Karina Barriga Albring

Equinox Staff


If somebody said you could earn one dollar for each pumpkin you carve and light, it probably wouldn’t be a good deal: Sore fingers from gutting and  burnt fingers from lighting.

After hours, you will have enough to buy a pizza. However, when an entire city comes together to gut, carve and light pumpkins, magical things can happen.

According to organizer Ruth Sterling, bringing the whole community together allowed the Keene 2012 Pumpkin Fest to win almost 30,000 dollars for education.

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“Together we accomplished something nobody could accomplish on their own,” she said. Part of the money might go to Keene State College for its involvement in the festival.

Sterling said many high schools, elementary schools and colleges were part of the festival, but she believes Keene State College is a potential beneficiary.

Sterling hopes KSC applies to receive the money. “The students and administration of the college did more to help Keene Pumpkin Festival than anyone I know.”

The coordinators of the Keene Pumpkin Festival, Let It Shine Inc. received a dollar for each jack-o’-lantern, a total of $29,381, from Discover Card. Currently they are encouraging educational organizations that participated in the festival to apply for the award.

Sterling expressed the Pumpkin Festival is a very educational program itself. “It is a harvest festival, so it teaches us about the Earth. It teaches a lot about working together to accomplish something miraculous. That is a huge sociological lesson.”

“The application process is very simple,” Sterling said. She explained that the two criteria Let It Shine Board of Directors will consider before making a decision are the beneficiary’s involvement in Pumpkin Fest and “how it [the applicant] promotes the idea that hard work pays off.”

Interested organizations can apply thorough Let It Shine’s website until Nov. 22. The money will be awarded by the end of 2012.

KSC Interim President Jay Kahn said KSC is definitely interested in applying for the grant. “Given the involvement that KSC students and community have during the festival, it would be a nice reward to see this award support financially some students.”

According to Student Assembly, during Pumpkin Lobotomy on Oct. 19, KSC students carved 1800 pumpkins. Student Body President Katelyn Williams said, “Everyone was excited and wanted Keene to win [Pumpkin Wars]. Even though it rained, they were out there carving… They wanted to come together and help the community.”

Kelly Welch, student body vice president, said it would be great that KSC benefits from the award, since students “put a lot of time and energy in the festival.”

Additionally, the office of Community Service Office in KSC had over 25 volunteers that helped ran a tent to check in the pumpkins in Main Street. They also organized the first Pumpkin Dump Derby.

Jessica Gagne Cloutier, coordinator of Community Service explained the event “is like a race to clean up the town. Over 200 volunteers participated, most of them Keene State [College] students.”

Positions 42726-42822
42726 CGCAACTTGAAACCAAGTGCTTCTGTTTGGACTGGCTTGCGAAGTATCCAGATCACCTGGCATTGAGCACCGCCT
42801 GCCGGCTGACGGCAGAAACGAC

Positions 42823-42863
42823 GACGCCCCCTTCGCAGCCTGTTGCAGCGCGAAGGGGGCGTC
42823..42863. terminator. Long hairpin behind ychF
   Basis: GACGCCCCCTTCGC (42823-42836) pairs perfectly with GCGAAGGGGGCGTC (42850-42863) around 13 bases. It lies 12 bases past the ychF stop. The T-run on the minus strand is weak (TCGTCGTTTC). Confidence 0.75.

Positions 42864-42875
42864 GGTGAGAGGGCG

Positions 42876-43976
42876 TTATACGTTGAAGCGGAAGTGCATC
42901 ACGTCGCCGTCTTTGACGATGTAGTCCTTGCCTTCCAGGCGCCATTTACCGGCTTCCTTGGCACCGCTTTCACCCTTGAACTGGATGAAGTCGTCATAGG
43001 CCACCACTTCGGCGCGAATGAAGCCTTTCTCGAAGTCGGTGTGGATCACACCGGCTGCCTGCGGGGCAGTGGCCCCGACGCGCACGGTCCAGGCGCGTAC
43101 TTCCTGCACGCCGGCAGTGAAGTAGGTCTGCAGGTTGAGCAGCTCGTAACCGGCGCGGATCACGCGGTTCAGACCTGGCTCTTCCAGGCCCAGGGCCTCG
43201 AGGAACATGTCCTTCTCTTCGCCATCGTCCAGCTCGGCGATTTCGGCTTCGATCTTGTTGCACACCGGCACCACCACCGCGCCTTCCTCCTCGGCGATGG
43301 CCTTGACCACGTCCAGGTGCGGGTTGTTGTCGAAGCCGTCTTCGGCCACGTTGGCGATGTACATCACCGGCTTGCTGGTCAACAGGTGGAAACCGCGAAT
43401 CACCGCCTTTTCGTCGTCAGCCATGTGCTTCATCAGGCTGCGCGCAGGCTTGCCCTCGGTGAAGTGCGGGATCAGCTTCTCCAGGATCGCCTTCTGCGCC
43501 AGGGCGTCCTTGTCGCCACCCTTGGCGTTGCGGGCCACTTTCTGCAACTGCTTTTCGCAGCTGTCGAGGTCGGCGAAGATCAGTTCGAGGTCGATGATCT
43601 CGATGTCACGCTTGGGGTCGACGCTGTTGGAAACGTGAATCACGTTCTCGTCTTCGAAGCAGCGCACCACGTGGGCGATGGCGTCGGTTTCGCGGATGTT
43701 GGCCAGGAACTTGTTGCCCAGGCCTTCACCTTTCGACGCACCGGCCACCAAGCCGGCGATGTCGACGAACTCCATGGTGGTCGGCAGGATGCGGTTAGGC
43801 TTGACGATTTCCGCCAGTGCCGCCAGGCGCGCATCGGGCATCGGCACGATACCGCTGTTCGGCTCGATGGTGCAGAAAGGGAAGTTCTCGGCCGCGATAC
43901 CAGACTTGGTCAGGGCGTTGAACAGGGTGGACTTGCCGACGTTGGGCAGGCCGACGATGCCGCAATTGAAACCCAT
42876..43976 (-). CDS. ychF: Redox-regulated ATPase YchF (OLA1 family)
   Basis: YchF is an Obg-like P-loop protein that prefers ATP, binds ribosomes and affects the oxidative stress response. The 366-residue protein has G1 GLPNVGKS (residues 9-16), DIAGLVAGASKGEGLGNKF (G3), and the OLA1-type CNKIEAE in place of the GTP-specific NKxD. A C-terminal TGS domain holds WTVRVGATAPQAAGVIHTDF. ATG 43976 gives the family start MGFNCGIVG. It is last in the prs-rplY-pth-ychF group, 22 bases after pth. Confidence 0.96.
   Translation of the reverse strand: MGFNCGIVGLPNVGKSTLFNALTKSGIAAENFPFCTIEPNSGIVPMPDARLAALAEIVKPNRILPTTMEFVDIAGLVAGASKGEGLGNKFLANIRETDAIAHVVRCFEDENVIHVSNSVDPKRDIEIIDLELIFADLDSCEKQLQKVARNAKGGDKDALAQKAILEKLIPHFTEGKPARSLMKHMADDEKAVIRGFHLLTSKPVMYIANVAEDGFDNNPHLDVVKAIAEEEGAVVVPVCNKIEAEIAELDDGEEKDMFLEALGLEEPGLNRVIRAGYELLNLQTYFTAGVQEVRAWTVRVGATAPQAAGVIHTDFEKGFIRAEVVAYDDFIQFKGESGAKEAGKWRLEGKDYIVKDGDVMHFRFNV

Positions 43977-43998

This is the first time an economical award is offered after Pumpkin Festival. The money was a prize for winning the Keene N.H. /Highwood, Ill. challenge “Pumpkin Wars,” a battle that featured the two cities struggling to carve and lit as many pumpkins as possible.

Keene’s Mayor Kendall Lane thanked the community for “coming together and making this possible”. He said “every person that lit a pumpkin or donated pumpkins, every person that attended the Pumpkin Festival helped us achieve this victory.”

During Halloween night, the one-hour show produced by HGTV “Pumpkin Wars” showed how Keene exceeded Highwood’s 22,333 jack-o’-lanterns. The victory was a surprise for many, as unofficial sources have referred to Highwood as the winner.

Mayor Lane said seeing Keene on national TV made him very proud. “This is the first opportunity we have had to show the rest of the country just what a wonderful place we have here and how special this is.”

Kahn said “Pumpkin Wars” portrayed the community as a “very attractive, united place. It was very nice to see the college involved, to see the students being part of that great effort.”
Even though Keene had almost 30,000 jack-o’-lanterns, it was not enough to break the Guinness World Record. Lane said, “Maybe sometime we will capture the world record again, but that is not the priority, that’s secondary comparing to what we have achieved, that is to bring the entire community together in a civic project.” He referred to the Pumpkin Festival as “an extremely successful event.”

Sterling said “there are a lot of people that wanted the world record and I respect that. Me, personally, I wanted community participation. We did our best to win the world record.”

She said the 2012 Pumpkin Festival almost doubled the number of pumpkins from last year. Community members of all ages and backgrounds carved pumpkins and turned Keene into a beautiful orange mess.

This year’s carving madness paid off like no other. Sterling said, “What we achieved was stupendous and to find out we won this other prize was tremendously gratifying. It made a lot of people happy and that makes me happy.”

During the past Pumpkin Festival, Keene went bright and orange… even brighter and “oranger” than any usual New England fall weekend.


Karina Barriga Albring can be contacted at kbarriga@keene-equinox.com.


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